"Hong Kong officials are making more use of the terrorism charge because doing so carries with it a strong political stigma,” said Thomas Kellogg, executive director at Georgetown University’s Center for Asian Law. "Governments around the world often seek to label their political enemies as terrorists, and now the Hong Kong government is no exception.”
Hong Kong’s counterparts on the mainland have long invoked the threat of terrorism to justify crackdowns against groups seeking greater political autonomy in places such as Xinjiang and Tibet. After a series of attacks on public sites in China in 2013 and 2014, President Xi Jinping ordered officials to "strike first” against terrorism in Xinjiang, prompting a vast expansion of a system of surveillance, detention and social control.
Mainland officials led the way in extending the term to Hong Kong’s dissidents, with then-Liaison Office Director Zhang Xiaoming denouncing participants in a 2016 riot as "radical separatists” who were "inclined toward terrorism.”
Hong Kong authorities now appear to be adopting Beijing’s playbook, said Steven Tsang, director of SOAS University of London’s China Institute.
"Hong Kong people, even though they aren’t a minority, they have to be brought in line,” Tsang said. "You use the label of ‘terrorism’ as a way to do that, so they know how harsh a punishment awaits them if they cross it.”
While the term terrorism implies an intent to create widespread fear, more than half of the 29 arrested by Hong Kong have been accused of supporting violence against police officers, according to data compiled by Bloomberg News. At least 12 of those arrested were age 19 or younger at the time of their detention.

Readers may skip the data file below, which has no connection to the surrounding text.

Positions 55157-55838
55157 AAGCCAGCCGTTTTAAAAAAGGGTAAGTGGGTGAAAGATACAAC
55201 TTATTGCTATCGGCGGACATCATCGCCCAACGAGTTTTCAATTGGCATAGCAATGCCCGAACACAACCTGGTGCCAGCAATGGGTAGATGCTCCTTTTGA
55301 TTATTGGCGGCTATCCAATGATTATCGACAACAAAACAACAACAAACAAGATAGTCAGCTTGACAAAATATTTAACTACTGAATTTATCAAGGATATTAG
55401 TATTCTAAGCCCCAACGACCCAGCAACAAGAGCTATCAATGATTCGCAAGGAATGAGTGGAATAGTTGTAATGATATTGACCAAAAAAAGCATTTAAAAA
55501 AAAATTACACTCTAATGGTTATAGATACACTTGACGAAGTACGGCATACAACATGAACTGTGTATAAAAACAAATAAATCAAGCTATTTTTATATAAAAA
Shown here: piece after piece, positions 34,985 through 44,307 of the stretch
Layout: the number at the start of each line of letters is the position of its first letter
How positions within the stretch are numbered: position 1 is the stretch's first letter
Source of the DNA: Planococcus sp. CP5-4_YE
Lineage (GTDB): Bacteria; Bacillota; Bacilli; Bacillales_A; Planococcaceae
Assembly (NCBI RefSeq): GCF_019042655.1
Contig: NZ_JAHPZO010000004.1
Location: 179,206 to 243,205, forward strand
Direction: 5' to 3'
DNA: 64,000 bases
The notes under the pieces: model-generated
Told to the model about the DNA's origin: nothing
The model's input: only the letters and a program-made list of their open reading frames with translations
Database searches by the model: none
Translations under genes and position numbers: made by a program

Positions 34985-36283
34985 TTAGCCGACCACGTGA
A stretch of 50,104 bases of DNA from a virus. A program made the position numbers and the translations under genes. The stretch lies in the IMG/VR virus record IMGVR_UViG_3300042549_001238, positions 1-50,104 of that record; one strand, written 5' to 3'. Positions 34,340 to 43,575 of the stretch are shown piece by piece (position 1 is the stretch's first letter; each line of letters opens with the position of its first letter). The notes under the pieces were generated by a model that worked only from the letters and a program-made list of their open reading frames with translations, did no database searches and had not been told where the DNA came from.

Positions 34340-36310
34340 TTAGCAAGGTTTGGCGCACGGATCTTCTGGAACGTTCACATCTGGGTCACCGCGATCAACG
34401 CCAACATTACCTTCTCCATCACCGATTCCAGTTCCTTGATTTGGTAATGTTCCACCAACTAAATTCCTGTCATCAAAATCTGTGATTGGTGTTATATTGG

The security law handed down by Beijing last year includes a broad definition of terrorism, including "serious interruption” of public services and "other dangerous activities which seriously jeopardize public health, safety or security.” The law carries sentences as long as life in prison and gives authorities the power to deny suspects bail or a jury trial or transfer the case to mainland courts.
Hong Kong police used it to make their first terror arrest hours after the text was released, detaining Tong Ying-kit for driving his motorcycle into a group of police officers — causing injuries to three — while brandishing a now-banned protest slogan. Authorities opted to prosecute Tong for terrorism and inciting secession, rather than a less political offense, such as causing grievous bodily harm by dangerous driving.
Tong’s actions wouldn’t have risen to a terrorist offense under the latest United Nations guidelines, said Kellogg. "Such actions should be taken seriously, but they are the stuff of day-to-day criminal law cases, and not of high-level — and, in Hong Kong’s case, first-ever — counterterror prosecutions.”
Of the city’s 29 terrorism-related arrests, 28 have come in the past six months. Authorities stepped up warnings about the threat after an activist stabbed a police officer on the first anniversary of the security law’s enactment and then took his own life by stabbing himself in the chest.
"I have said on many occasions that local terrorism is breeding in Hong Kong,” the city’s No. 2 official, Chief Secretary John Lee, wrote days later. "People who are radicalized by extreme ideologies may often appear normal, but may suddenly commit lone-wolf terrorist attacks.”
In subsequent weeks, police charged four members of the University of Hong Kong student council with advocating terrorism over a motion the body passed paying tribute to the man who stabbed the police officer. Police also announced arrests of members of pro-independence group, Returning Valiant, accusing them of producing explosives and recruiting students with the intent to attack transportation facilities including train stations and tunnels.
The arrests haven’t yet changed the government’s official assessment that threat remains "moderate.”
"If there is any change of circumstances in the relevant domains, the police will provide an update of threat assessment for the government to examine,” the Hong Kong Police Force said in a statement.
The discrepancy between the official alert level and the rise in arrests stems from Hong Kong’s expansion of the definition of terrorism to include all anti-government violence, said Raffaello Pantucci, a senior fellow specializing in terrorism at the S. Rajaratnam School of International Studies at Nanyang Technological University.
"After the national security law, they are going after all those who act on violence and those who appear to support it because, ‘That way, we’ll stomp on this problem,'” Pantucci said.